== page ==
In an effort to talk about the power of goal-setting along with some methods of setting and achieving goals, I’m going to discuss my four resolutions for 2010 this week.
In 2001, I purchased a used 1997 Ford F-150 pickup truck. Over the ensuing eight years, I put nearly 120,000 miles on that truck.
As the truck approaches fifteen years of life, it’s showing some desperate signs of wear and tear. There’s a flood of repairs that are imminent on it. It also lacks in four wheel drive, which is something that we’ve decided we need due to the winter driving that we do. Perhaps most importantly, the truck will not seat five people – which is how many people our family will have come April.
To put it simply, the truck needs replaced. 2010 is the year to finally do it.
Making the Goal Specific
The vehicle that replaces our truck will not be a commuting vehicle – instead, it will mostly be used for short, irregular trips throughout the year and for winter driving. Because of that, fuel efficiency isn’t as vital as it was for our last car purchase (a car for commuting).
It needs to comfortably seat two adults and (at least) three children with some adequate storage space left over. It also needs to have four wheel drive to adequately handle winter weather. We have been extremely lucky multiple times with weather and driving over the past few years and we don’t feel safe continually dodging that bullet.
As a result of these factors, we’re either looking at a minivan or a SUV. We’ve looked at Consumer Reports car issues for the middle years of this decade and have some specific used models we’re considering and looking for. We want to purchase the vehicle before the birth of our third child, which means the deadline for making the purchase is April 15. Our tentative plan is to utilize my wife’s 2010 teaching spring break to finalize our purchase, unless we find a great opportunity before then.
Since our goal is to pay cash, we also need to have an adequate amount of cash on hand to pay for this vehicle. We’re estimating $12,000 is our cap, with our purchase (ideally) coming in significantly below that.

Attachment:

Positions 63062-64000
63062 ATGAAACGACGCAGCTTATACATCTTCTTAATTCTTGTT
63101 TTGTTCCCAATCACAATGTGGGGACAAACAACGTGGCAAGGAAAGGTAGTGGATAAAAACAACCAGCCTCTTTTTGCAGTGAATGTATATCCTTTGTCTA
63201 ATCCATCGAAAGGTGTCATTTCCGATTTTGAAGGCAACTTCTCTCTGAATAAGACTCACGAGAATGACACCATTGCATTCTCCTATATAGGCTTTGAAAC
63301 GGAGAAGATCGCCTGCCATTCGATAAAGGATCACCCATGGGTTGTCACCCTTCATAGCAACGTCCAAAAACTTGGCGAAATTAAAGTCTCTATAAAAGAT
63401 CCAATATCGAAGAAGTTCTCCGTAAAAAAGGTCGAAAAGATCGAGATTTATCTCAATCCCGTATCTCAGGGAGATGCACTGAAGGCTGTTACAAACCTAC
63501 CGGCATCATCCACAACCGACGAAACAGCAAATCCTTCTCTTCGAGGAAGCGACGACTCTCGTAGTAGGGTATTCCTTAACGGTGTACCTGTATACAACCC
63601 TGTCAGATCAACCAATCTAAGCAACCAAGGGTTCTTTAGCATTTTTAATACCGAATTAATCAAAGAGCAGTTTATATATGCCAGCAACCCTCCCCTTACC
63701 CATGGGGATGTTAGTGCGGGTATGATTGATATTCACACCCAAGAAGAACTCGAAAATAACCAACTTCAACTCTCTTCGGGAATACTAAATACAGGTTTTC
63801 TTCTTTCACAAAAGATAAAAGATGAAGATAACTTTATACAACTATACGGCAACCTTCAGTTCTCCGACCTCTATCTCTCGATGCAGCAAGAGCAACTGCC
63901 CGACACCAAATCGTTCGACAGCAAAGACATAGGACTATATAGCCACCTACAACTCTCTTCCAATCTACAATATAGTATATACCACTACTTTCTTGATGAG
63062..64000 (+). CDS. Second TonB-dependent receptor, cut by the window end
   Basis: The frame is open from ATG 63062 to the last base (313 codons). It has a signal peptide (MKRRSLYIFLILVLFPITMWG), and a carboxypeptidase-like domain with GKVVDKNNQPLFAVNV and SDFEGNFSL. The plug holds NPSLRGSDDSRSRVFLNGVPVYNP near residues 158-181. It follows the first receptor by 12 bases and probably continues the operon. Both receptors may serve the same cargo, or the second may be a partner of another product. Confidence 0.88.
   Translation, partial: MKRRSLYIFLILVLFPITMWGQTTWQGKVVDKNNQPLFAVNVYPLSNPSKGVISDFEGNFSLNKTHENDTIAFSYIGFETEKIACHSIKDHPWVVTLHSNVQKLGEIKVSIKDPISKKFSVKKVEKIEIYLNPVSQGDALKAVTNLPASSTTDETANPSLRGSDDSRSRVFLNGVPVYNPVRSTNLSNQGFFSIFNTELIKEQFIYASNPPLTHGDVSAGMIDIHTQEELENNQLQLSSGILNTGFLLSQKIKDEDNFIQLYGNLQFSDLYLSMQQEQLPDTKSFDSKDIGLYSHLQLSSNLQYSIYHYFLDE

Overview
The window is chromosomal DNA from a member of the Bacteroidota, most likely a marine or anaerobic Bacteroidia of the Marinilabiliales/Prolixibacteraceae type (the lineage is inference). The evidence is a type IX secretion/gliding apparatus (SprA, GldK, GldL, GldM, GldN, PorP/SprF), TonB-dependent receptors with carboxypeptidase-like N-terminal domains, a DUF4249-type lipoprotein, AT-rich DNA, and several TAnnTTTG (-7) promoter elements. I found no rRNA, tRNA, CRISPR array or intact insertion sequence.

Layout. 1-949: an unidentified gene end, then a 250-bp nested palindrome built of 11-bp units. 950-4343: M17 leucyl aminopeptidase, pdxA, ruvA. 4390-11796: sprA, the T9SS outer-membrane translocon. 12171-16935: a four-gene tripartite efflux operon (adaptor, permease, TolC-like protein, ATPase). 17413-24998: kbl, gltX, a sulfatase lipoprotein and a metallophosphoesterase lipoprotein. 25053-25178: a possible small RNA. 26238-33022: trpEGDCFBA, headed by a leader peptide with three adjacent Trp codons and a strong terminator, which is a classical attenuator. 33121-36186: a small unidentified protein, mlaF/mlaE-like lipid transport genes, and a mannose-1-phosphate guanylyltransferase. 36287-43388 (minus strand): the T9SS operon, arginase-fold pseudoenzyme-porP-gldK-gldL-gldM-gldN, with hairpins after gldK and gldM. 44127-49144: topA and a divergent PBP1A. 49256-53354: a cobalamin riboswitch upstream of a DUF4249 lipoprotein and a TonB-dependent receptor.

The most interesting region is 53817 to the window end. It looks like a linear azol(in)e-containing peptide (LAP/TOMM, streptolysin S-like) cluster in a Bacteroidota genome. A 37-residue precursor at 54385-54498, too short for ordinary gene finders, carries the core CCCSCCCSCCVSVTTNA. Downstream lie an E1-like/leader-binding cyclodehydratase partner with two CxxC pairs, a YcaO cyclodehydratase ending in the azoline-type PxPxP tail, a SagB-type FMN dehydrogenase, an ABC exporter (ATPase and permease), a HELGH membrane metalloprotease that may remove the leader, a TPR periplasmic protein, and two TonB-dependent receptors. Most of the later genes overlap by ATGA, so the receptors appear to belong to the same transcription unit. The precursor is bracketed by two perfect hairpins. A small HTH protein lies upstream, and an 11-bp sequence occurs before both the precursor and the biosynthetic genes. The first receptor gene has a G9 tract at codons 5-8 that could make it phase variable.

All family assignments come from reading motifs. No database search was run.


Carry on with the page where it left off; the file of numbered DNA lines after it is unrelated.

Breaking It Down Into Microgoals
Our microgoals are simple. For our financial goal, we simply need to end a few CD ladders and have the cash deposited into our checking account, which will take care of the cash we need.
The real trick is continually moving forward on the purchasing decision itself. By the end of January, we’re going to have a full list of acceptable models for us to buy – ones that have the features we need and a blue book price in our range. After that, each week we will trawl the websites of various car dealers as well as the classified ads and Craigslist looking for an appropriate match. My specific goal is to find at least two cars to look at every week, whether at dealerships or sold by their owner.
When we find one we like that seems like a good deal from our research, we’ll simply pull the trigger and buy it.
Feedback and Adjustment
What do we do if we simply don’t find any vehicles that match our needs? If I find that my methods aren’t coming up with enough matches – and this should be obvious within the first week or two of serious searching – I’ll widen my net. I’ll ask friends and relatives to help me search in their respective areas, for starters.
If this still proves fruitless, I’ll step back and look at our original conclusions about which models we’re looking for. Perhaps we need to include older models or other models we weren’t previously considering in our search.
If we have a financial issue, we’ll re-adjust our criteria for what we intend to buy by including older models in the search.
Tomorrow, I’ll address my third 2010 goal – one that focuses on an area of personal growth.